How Your Lawn Can Help with Storm Runoff
Thick, healthy turf is kind of like a sponge. The average 10,000-square-foot lawn can absorb more than 6,000 gallons of water from a rainfall event, preventing erosion and acting as a filter to help keep pollutants out of the groundwater. And as we maintain our lawns, we can do our part to protect the purity of our water sources by using responsible lawn-care practices.
Use the Right Fertilizers
Not all lawn fertilizers are alike. Quality lawn fertilizers, such as Scotts® Turf Builder®, use slow-release nitrogen that feeds the lawn over time. "Bargain" fertilizers, such as those that have the numbers 10-10-10 on them, are really just farm-grade fertilizers. These bargain products release their nutrients more quickly and can even supply way more Phosphorus than a typical lawn needs.
Apply Fertilizer Properly
Be careful not to over-apply fertilizer to your lawn, especially on slopes or sandy soils. Use an accurate spreader and set it according to the directions on the fertilizer bag. Never apply fertilizer to frozen ground. When applying any lawn product, try to keep it off the driveway, sidewalk, and street - and especially avoid sewer grates. If the directions call for watering after application, don't over-water.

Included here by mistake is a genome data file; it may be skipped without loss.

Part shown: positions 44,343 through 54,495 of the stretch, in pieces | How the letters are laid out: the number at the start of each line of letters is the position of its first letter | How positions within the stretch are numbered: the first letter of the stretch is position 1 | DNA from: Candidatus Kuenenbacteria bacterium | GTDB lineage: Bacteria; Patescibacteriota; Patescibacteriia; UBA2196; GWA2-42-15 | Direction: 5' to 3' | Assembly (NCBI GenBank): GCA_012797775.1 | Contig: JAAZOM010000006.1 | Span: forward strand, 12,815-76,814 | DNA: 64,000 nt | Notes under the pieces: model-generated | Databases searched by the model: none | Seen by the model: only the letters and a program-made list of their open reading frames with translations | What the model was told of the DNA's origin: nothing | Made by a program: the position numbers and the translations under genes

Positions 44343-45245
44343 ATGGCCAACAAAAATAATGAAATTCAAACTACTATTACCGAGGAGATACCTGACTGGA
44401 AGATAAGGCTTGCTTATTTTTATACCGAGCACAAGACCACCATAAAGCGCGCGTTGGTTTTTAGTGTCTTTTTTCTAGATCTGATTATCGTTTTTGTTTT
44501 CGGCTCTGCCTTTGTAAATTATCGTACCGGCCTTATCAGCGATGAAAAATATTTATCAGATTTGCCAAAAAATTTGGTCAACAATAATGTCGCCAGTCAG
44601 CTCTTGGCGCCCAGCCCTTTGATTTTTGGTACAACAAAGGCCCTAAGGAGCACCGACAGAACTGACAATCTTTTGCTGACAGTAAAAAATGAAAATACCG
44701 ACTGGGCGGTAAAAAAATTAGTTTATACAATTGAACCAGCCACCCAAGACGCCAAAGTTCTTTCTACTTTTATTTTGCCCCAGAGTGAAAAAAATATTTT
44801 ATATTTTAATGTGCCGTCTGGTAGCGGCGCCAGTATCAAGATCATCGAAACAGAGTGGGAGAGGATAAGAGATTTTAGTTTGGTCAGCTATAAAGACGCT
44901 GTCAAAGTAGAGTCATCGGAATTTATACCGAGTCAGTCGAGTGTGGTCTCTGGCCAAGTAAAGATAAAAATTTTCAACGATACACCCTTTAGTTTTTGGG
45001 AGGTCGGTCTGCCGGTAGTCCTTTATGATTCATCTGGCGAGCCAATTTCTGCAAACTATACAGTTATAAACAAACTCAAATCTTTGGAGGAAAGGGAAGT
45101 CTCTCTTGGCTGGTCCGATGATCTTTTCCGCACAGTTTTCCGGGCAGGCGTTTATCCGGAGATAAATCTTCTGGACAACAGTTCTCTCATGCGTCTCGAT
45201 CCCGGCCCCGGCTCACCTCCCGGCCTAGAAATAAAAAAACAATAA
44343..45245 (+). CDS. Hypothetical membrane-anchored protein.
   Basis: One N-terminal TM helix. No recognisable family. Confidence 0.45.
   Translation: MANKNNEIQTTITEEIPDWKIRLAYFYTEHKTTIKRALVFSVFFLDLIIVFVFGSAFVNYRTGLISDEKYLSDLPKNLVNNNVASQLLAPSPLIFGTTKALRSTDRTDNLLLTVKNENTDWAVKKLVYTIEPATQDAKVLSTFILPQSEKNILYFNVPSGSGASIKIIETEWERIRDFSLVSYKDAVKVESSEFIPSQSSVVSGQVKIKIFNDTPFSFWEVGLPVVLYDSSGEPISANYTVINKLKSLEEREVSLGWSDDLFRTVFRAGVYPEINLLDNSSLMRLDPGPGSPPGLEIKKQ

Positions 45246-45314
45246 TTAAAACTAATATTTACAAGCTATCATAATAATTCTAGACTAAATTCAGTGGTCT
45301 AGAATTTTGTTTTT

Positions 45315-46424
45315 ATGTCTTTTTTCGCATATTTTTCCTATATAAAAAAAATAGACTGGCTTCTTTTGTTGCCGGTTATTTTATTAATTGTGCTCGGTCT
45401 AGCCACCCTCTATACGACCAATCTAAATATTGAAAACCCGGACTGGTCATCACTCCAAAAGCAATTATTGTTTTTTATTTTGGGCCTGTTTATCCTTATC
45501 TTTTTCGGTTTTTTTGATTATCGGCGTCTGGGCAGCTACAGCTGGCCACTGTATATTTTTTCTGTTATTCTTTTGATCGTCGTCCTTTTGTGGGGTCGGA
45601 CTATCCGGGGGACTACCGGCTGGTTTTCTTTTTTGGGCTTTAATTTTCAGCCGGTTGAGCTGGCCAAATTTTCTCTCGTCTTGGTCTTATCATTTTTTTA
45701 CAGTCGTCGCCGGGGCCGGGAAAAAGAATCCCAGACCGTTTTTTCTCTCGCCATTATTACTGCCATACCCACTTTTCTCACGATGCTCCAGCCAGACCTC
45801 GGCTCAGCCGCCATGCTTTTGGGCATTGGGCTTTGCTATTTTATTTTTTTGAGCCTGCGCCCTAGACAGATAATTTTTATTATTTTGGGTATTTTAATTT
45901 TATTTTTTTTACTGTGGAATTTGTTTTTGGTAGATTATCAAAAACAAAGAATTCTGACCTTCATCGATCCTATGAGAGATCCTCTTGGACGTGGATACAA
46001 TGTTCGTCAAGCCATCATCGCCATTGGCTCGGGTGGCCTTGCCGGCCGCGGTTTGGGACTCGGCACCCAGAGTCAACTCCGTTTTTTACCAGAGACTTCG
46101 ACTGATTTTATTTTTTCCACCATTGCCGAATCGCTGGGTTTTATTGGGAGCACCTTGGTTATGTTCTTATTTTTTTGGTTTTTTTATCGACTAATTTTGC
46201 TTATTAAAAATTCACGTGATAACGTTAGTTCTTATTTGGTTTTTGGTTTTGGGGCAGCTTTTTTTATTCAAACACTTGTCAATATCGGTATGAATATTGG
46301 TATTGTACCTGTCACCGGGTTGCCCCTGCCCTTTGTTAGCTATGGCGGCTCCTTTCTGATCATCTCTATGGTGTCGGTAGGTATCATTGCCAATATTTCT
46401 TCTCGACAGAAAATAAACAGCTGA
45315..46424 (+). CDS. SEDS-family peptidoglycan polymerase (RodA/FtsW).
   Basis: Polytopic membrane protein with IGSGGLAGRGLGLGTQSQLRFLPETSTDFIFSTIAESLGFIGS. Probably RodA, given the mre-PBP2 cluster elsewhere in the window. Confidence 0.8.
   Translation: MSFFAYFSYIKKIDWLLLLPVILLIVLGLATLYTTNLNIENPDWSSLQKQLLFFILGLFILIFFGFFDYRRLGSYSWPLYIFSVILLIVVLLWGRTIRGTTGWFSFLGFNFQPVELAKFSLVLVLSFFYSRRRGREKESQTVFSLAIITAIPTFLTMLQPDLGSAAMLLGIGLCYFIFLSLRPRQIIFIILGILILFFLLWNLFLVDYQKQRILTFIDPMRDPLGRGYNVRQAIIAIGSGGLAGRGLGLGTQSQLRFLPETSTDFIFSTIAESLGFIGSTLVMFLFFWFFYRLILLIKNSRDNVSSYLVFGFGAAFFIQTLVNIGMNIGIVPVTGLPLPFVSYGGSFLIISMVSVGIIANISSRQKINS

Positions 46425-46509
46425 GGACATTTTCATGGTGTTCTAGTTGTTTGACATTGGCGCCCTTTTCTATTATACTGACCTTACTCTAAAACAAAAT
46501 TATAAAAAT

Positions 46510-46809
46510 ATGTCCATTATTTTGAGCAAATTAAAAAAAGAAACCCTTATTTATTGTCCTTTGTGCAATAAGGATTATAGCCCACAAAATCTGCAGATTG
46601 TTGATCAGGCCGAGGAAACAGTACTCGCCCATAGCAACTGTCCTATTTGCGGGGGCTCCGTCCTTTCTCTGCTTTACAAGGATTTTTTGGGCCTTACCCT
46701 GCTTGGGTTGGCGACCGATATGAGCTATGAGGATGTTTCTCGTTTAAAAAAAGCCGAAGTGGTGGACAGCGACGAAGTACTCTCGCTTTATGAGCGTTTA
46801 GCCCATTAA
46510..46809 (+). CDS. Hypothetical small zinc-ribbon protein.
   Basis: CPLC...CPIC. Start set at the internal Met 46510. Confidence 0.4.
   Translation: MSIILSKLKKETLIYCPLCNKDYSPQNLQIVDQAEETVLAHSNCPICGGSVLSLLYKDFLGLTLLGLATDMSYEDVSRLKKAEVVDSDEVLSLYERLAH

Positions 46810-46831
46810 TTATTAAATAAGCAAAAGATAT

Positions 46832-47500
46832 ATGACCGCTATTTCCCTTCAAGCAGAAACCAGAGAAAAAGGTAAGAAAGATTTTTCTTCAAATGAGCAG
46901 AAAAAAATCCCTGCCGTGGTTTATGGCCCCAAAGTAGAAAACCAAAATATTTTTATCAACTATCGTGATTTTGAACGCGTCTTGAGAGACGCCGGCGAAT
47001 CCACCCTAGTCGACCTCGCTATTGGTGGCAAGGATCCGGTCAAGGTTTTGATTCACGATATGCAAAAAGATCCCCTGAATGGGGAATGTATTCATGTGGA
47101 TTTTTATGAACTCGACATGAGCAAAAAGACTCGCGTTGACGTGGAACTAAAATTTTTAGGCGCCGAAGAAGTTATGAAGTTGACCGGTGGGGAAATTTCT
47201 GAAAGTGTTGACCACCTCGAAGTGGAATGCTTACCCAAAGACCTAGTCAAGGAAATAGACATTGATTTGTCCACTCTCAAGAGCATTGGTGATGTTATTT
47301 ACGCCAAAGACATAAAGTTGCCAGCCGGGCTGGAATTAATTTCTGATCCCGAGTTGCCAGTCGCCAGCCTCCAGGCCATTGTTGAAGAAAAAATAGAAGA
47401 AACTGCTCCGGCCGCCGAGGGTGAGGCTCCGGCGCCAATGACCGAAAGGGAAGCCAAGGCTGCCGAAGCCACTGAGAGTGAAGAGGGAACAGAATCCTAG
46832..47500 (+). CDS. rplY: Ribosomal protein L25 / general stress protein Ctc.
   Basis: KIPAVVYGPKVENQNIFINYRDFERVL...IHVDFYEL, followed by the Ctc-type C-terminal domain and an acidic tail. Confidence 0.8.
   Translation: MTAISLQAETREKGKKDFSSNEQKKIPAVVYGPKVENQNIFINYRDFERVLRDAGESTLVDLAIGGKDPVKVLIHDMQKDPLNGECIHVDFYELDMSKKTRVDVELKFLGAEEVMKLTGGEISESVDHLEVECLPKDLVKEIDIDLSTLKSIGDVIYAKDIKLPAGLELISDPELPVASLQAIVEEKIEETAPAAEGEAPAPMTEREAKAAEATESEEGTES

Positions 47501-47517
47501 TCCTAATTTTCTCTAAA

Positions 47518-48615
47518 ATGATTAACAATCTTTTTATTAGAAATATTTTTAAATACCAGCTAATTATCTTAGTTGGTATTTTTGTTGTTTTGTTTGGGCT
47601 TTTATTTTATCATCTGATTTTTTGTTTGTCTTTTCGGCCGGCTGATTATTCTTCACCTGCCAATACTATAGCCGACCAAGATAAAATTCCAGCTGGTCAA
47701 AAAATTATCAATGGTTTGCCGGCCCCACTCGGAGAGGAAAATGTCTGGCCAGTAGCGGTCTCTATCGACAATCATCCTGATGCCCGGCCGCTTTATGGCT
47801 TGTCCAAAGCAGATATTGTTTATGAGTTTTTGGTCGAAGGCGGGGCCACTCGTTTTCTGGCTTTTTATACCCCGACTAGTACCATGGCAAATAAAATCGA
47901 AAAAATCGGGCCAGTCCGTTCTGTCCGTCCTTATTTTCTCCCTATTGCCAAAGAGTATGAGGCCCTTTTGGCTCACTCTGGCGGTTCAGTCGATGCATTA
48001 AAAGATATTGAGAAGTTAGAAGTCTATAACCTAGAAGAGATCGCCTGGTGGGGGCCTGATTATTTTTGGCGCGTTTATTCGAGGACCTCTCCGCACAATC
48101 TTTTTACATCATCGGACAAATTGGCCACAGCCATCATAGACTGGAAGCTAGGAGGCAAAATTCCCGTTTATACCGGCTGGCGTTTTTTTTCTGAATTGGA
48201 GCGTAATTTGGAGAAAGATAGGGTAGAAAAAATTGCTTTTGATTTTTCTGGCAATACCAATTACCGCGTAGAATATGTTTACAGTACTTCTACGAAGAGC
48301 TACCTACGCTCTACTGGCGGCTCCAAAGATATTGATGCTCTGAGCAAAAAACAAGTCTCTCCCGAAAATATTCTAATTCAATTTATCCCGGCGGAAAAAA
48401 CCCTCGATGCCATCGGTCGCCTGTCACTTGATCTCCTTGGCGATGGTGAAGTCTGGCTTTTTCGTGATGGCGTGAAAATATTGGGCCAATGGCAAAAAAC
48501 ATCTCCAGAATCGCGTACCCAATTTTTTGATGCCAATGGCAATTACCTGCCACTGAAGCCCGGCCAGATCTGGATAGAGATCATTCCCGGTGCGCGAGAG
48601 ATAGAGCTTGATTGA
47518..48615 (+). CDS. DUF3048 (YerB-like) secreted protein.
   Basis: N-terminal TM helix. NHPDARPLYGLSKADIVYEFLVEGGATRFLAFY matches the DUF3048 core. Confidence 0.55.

It's hard to avoid getting some fertilizer on the pavement. Just be sure to sweep it back onto the lawn after you're done. It's good to leave the clippings on your lawn when you mow, but sweep or blow them off the driveway, sidewalk, or street.
To improve the absorption of water and nutrients and reduce the potential for runoff, aerate your lawn if it is compacted or has a thick layer of thatch. Seed or sod lawn areas where the bare soil is exposed. If you have places where it's difficult to maintain a good lawn, consider replacing the grass with groundcover or other plantings.
Help Your Lawn, Help the Environment
By following these tips, you can grow a beautiful, thick lawn and feel good about it - because both you and your lawn will be helping the environment.